Kidding Around 

“Orphan” adopts the self-parodying appeal of the contemporary horror flick.


The biggest comedy hit of the summer might turn out to be not about a disturbed gay fashionista from Europe in creepy makeup, but about a disturbed little girl from Eastern Europe in even creepier makeup.

At a recent screening of “Orphan,” about a child who tries to murder her adopted family, the packed audience howled with laughter much more than they jumped from fright. They didn't laugh at the scares, either, but in anticipation of them, mostly at getting to know Esther (Isabelle Fuhrman), an odd orphan adopted by John (Peter Sarsgaard) and Kate (Vera Farmiga), who are trying to replace a child they lost.

Esther demonstrates precocious talents, at painting, piano, new languages, blackmail, murder and general skulduggery. She's the very picture of the perfect child at first, only gradually demonstrating evidence of the terror that everyone staring at the screen knows will eventually emerge. She gets most of the big laughs, too, but almost always for violent or sexual reasons unfit to print in a family publication, which made people laugh all the harder because they came from a youngster.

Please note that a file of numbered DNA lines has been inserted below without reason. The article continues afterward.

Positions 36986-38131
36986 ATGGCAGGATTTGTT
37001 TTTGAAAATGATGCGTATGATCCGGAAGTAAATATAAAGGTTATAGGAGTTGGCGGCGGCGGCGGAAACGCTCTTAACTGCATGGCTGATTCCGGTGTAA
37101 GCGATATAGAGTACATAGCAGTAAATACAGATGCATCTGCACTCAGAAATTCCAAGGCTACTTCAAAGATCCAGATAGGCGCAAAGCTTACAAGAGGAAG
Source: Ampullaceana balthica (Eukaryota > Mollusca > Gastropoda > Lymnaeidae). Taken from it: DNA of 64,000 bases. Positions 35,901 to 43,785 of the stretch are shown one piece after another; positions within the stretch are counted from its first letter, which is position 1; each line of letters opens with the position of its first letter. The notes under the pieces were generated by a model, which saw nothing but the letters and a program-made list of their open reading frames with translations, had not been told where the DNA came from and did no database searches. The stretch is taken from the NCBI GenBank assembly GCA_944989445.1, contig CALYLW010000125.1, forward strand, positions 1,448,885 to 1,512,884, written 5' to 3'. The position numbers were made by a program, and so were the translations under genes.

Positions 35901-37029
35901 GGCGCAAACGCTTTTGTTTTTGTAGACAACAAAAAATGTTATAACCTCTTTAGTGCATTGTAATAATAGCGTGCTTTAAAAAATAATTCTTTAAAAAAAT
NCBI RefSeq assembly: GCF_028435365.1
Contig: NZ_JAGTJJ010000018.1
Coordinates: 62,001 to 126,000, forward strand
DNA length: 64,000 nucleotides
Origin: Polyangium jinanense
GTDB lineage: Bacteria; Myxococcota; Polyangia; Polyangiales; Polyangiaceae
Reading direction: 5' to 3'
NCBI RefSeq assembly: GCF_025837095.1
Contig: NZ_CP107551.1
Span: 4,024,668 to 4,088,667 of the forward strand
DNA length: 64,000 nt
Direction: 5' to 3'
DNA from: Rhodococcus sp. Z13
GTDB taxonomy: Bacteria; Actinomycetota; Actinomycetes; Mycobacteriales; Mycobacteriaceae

Esther begins turning members of the family against one another and bumping off others who get in her way, though you probably didn't need to be told any of this. Going in, everyone pretty much knows what's going to happen, which is the point. The audience, or some of it, enjoys knowing, getting its expectations gratuitously satisfied.

Humor in horror movies was less overt back in the early 1930s when James Whale simultaneously mocked the frights he was creating in “Frankenstein” and “The Invisible Man.” Something entirely different is going on with movies such as “Orphan,” which is more akin to a funhouse ride through society's sense of decency. It's concocted with expert appreciation of self-parodying clichAc, but looking at just one of the more crowd-pleasing moments — a prepubescent girl in makeup trying to seduce her father — a viewer might be inclined to wonder: How far are we willing to go for cheap laughs? (R) 123 min. HHIII S




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